Category: Men’s Health

Friday Giveaway – Free Health Research Worksheet for Patients

By Nathan Blake | 7/27/18
Project Manager, HealthWeb Navigator

Our team of medical reviewers talk with countless patients about health information on the internet. But many more patients don’t mention what they read online. Either they’re afraid the doctor will ignore them, or will think they’re being “difficult” for talking about what they learned, or they just don’t have time to bring it up.

Doctors and patients need to talk openly about what patients are reading. Browsing the web before and after a doctor’s appointment is something most of us do, as it lets us participate in healthcare decisions. But a doctor’s medical training can help us avoid dangerous or irrelevant advice. And if doctors refuse to listen to what patients have read, or if patients are afraid to speak up, then everyone misses out on valuable insights.

That’s why we’re providing this free resource to help you collect your thoughts before meeting with a healthcare professional. As you research health topics on the internet, use this worksheet to write down what you want to talk about with your doctor.

Make sure you’re clear from the start of your next appointment what you want to discuss and why it’s important to you. Then, let your doctor respond, and write down their thoughts too. Together, you can come to a decision about what to do next.

And don’t forget to browse our collection of reviews to find the most reliable health websites available today!

Download file: Health Research Worksheet

HealthWeb-Navigator-Health-Research-Worksheet

 

Prostate Cancer — Does Everyone Need Treatment?

By Mark A. Kelley, MD |09/20/16

Last week, the New England Journal of Medicine published an important study about prostate cancer. The research showed that men with early stage prostate cancer can safely choose “monitoring” instead of treatment.

This might seem like a strange recommendation for such a serious disease. However, prostate cancer is an unusual malignancy. It is more common as men age but it rarely causes death.

Prostate cancer can be detected very early with the simple blood test, the prostate-specific antigen (PSA). The treatment is either surgically removing the prostate gland or treating the prostate area with external radiation. Both treatments are effective but can cause impotence and incontinence.

This is an unusual paradox in cancer treatment. A very simple blood test can detect prostate cancer in its early stages but the cancer grows slowly and is rarely fatal. Furthermore, the treatments have important side effects. Should a patient undergo treatment for a cancer that is rarely causes death?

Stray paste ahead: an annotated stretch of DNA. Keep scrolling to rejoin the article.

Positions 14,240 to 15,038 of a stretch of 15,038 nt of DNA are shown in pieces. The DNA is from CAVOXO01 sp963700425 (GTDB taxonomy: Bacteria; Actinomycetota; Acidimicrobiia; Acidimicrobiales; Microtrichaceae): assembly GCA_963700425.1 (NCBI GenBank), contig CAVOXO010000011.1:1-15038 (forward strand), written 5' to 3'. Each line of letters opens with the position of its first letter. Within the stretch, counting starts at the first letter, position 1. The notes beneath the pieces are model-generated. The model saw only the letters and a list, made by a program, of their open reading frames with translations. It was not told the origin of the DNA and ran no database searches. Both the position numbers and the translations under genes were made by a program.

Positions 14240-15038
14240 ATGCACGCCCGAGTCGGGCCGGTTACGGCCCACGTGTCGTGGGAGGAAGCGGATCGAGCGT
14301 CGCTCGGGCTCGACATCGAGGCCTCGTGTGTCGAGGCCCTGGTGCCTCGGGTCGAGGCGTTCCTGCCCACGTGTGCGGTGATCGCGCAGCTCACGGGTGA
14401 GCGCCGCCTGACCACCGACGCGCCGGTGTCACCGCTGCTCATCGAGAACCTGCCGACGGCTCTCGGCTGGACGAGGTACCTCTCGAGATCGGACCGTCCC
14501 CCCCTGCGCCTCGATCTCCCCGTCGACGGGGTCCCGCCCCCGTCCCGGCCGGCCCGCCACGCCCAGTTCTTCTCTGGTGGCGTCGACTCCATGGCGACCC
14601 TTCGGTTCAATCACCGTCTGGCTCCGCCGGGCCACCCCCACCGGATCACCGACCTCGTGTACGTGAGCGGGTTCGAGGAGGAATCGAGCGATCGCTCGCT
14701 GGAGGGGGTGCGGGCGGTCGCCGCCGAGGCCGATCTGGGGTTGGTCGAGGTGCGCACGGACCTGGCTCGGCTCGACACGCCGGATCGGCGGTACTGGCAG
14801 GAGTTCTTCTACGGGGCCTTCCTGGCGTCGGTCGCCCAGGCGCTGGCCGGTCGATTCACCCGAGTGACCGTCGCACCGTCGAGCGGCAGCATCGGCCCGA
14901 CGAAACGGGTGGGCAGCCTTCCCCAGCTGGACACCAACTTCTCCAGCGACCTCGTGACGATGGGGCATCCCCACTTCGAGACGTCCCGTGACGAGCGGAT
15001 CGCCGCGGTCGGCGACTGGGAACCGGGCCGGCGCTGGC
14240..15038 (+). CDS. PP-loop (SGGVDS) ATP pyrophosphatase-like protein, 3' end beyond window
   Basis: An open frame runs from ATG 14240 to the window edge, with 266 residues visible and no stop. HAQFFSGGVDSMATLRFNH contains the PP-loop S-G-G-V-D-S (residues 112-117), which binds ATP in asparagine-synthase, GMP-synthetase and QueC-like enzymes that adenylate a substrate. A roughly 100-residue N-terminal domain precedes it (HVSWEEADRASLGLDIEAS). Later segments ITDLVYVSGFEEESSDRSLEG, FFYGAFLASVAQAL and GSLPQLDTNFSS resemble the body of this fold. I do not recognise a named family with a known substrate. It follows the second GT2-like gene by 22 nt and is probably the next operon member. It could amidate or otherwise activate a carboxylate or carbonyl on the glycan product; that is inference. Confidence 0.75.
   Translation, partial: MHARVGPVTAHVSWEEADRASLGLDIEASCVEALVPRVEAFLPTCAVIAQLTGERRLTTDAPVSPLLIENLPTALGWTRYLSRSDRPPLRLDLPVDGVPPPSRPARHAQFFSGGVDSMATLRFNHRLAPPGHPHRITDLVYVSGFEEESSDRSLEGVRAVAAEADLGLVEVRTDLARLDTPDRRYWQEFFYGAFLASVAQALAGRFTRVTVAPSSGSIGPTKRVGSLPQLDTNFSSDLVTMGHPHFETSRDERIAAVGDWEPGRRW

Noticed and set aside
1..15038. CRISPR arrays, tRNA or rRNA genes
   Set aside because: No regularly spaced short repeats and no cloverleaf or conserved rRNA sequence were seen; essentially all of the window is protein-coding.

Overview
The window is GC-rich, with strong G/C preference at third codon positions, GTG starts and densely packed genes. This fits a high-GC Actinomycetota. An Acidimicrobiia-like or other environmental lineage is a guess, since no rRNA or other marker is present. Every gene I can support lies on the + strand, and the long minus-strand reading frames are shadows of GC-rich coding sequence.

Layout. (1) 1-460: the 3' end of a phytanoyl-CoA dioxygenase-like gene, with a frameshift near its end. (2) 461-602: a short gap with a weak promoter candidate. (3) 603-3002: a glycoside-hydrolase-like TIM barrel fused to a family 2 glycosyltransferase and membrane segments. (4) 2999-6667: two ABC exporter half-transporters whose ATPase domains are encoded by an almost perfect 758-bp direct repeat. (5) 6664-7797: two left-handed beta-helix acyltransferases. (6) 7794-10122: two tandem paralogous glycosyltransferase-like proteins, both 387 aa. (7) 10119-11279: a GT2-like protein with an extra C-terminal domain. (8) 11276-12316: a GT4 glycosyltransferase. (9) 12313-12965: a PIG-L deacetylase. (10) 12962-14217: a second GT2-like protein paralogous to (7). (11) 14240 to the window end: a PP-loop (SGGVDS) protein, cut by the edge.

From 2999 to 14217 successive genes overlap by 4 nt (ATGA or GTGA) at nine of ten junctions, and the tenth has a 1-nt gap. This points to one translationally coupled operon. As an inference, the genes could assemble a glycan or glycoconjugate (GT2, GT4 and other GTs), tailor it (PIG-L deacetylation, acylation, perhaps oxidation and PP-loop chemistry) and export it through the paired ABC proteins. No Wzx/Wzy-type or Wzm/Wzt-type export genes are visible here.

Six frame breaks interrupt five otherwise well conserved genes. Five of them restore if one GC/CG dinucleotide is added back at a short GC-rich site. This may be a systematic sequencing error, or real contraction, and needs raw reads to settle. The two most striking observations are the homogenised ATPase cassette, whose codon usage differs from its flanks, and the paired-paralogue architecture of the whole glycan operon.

The new study helps to answer that question. The major goal was to determine if prostate-cancer survival is better with early treatment versus to a “watch and wait” strategy. The study recruited over 1600 men between 50-70 years old with localized, early stage prostate cancer. These volunteers were randomly assigned equally to one of three groups: immediate surgery; immediate radiation; or “active monitoring” of their cancer by a medical specialist. During that monitoring, patients whose cancer became more aggressive were offered treatment. All patients, on average, were followed for ten years.

The major results of this study are:

1.  For all patients with localized prostate cancer, the 10-year survival from the disease was 99%.

2. There was no survival advantage from early treatment or the type of treatment (surgery vs. radiation).

3. Progression of prostate cancer occurred in 20% of the “active monitoring group” and in less than 10% in the treatment groups. This difference did not have any affect on survival over the ten years of the study.

4. About 60% of the “active monitoring group” eventually had surgery or radiation during the follow-up period. However, the remaining 40% had no progression of their disease.

What did we learn from this study?

The study confirms that localized prostate cancer does not behave aggressively. Over ten years, survival is excellent. Nearly half of the patents assigned to follow-up had no progression of their disease. They were spared unnecessary procedures. This lends support to follow-up as an option for patients.

What still remains in question?

More of the “active monitoring” patients had progression of their cancer compared to early treatment patients. (20 % vs. 10 %). This difference did not affect mortality in this study. However, the significance of this finding is unknown and warrants further research.

What will physicians recommend now?

Before this study was published, most experts have been offering follow-up as an option for men with localized prostate cancer. This new study gives convincing evidence that follow-up, instead of immediate treatment, can be a safe choice for newly diagnosed prostate cancer patients. In 40% of such patients, the tumor remains stable over a decade and requires no treatment. If the tumor grows during that period, and treatment is needed, the survival rate is still 99%.

A warning: in this study, specialists carefully followed men with “active monitoring”. Men who do not have this follow-up may have less favorable results.

This study may be especially helpful for patients who are hesitant about treatment. Those concerns are often about the complications of treatment or the risks of co-existing medical conditions. For such men, this study confirms that monitoring is a reasonable choice. This information will make it easier for doctor and patient to plan the next steps.

This is a great example of how medical research can help patients make informed choices.

To read more about prostate cancer, see the American Cancer Society website.

 

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